The book signing yesterday at Hiram Books went well. Not only did I see a couple old friends (thanks Pam, Alice and Terry), I got to make a couple new ones. And, we sold some books. All in all, not a bad deal. Thanks for asking!
Now it’s time for somewhat <cough> headier stuff. I read an article by Carl Zimmer in the New York Times on-line edition about research recently done in Germany to find out what parts of a writer’s brain contribute the most in the creative process. (Full disclosure: I’ve long believed that two things contribute the most to this: deadlines and poverty, but not always in that order. Most of us who can put off the real work of sitting down and hammering stuff out, will almost invariably do so.)
Here’s a link to the article in case you need to read it for yourself (suddenly, you don’t trust me anymore? Was it something I said? Oy.): http://www.nytimes.com/2014/06/19/science/researching-the-brain-of-writers.html?smid=fb-share&_r=1
So, what happens upstairs when we actually do write something? What parts of our brains kick in, and why? According to the German study, prolific writers have different internal reactions than those who write less frequently. Both groups may be absolute idea machines, but those who write a lot activate those portions of the brain geared to speech. Those who don’t write a great deal activate the parts of the brain mostly given to vision.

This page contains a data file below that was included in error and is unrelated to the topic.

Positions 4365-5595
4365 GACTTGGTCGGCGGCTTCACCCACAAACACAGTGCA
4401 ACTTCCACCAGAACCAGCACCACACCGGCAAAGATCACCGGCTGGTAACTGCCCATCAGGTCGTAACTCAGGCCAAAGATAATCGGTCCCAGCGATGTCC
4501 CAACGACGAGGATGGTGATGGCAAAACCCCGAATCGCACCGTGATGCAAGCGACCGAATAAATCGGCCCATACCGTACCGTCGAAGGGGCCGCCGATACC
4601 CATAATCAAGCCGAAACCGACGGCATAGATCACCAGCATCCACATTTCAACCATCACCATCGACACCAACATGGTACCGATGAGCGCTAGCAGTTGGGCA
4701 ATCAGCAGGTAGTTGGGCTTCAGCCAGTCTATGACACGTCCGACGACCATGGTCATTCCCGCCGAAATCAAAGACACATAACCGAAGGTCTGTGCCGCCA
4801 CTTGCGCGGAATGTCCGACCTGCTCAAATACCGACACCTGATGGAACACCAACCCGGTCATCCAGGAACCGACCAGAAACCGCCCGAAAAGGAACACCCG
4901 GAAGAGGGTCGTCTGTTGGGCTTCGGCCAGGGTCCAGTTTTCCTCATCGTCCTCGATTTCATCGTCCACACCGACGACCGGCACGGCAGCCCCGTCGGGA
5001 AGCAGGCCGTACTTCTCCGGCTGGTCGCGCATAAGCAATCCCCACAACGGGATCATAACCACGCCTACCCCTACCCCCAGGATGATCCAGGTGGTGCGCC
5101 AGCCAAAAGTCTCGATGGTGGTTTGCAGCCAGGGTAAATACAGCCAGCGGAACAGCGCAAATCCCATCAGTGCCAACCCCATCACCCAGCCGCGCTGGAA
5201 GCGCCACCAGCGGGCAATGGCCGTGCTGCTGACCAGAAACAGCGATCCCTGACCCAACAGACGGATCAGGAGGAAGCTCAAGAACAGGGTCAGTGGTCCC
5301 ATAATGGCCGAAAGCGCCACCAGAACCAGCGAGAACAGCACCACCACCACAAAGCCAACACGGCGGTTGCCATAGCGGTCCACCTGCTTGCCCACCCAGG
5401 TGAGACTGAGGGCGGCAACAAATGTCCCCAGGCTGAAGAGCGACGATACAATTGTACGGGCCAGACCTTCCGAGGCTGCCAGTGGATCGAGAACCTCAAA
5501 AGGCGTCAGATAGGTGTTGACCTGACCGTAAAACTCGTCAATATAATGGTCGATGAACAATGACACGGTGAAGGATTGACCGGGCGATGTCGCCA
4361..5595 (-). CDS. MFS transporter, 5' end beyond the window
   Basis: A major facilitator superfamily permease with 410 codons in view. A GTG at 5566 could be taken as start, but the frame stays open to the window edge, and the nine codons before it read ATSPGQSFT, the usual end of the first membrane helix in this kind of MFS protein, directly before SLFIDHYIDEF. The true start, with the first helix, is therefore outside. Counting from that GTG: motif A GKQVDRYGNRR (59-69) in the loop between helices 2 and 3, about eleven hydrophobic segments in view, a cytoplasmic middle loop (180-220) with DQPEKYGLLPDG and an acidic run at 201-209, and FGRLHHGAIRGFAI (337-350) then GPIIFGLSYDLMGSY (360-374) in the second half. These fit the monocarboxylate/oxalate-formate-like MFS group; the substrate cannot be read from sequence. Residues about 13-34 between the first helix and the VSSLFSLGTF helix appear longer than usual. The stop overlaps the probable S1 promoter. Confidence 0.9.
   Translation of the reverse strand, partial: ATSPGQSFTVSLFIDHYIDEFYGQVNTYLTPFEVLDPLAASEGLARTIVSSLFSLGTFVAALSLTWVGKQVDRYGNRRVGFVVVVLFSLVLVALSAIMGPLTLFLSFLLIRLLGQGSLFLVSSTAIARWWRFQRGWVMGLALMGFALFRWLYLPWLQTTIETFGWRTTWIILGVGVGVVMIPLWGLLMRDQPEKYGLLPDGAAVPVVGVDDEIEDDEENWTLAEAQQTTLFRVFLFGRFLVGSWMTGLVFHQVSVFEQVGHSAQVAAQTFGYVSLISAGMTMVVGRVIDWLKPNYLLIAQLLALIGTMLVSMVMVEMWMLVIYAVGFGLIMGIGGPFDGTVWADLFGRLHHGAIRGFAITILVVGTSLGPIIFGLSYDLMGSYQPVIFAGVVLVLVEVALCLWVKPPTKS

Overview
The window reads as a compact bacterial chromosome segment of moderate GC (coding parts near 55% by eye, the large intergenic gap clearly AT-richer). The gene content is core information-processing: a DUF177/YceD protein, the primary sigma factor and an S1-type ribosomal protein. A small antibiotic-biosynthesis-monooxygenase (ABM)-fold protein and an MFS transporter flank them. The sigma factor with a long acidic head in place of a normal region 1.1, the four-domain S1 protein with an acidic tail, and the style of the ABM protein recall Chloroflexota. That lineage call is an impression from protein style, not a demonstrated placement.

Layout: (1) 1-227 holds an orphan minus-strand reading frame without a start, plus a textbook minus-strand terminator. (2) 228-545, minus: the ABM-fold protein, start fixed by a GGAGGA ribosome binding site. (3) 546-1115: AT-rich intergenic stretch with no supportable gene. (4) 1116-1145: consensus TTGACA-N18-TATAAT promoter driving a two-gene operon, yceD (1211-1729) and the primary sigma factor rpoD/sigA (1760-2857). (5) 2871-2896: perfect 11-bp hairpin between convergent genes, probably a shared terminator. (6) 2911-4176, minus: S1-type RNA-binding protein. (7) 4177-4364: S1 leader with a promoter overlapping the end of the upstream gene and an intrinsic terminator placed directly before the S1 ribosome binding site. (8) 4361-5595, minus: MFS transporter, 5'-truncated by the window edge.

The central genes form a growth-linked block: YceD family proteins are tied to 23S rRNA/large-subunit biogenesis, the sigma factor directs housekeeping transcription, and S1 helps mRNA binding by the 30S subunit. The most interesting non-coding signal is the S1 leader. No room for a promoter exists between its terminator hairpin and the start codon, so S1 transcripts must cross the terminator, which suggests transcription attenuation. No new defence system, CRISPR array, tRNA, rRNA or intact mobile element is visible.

So, surprise-surprise, writers think in words–both internally and externally–while non-writers think in pictures. It seems likely that seasoned writers, by virtue of practice and repetition, shift the creative process from images to text automatically while those who haven’t done much writing struggle to get what they’ve seen down on paper.
The difference amounts to the novice coming up with: “She was gorgeous in her sexy, green dress.” While the writer generates a description of the low-cut, emerald gown and the redheaded goddess wearing it. There’s just no way around practice, folks!
Perhaps of more interest is what happens inside the brain of a reader. Hm?
A quick look into established theory yields the following: Given a bullet-point list, like those we’ve all come to love in PowerPoint presentations, the brains of most readers will see action in Broca’s Area and Wernicke’s Area. This is where language gets turned into meaning. Important, certainly, but not StarWarsy cool.
What *is* way cool is when that same info is converted into story form. That’s when the reader’s brain gets a jumpstart from the Motor Cortex. Think of it as the Harley-Davidson Area. It’s where the stuff that’s just been read is converted into something akin to experience. Which do you suppose is more likely to be remembered? Vroom-vroooom!
If you’re a writer, and you want to connect with your readers, you’ve gotta pump some fuel into the Harley Area. You do that with sensory stuff. Let readers know how that sexy green dress felt against the redhead’s satiny skin. What her hair smelled like. What her lips felt like. What… Whatever!
Okay, brain surgery’s over for today. Go write something.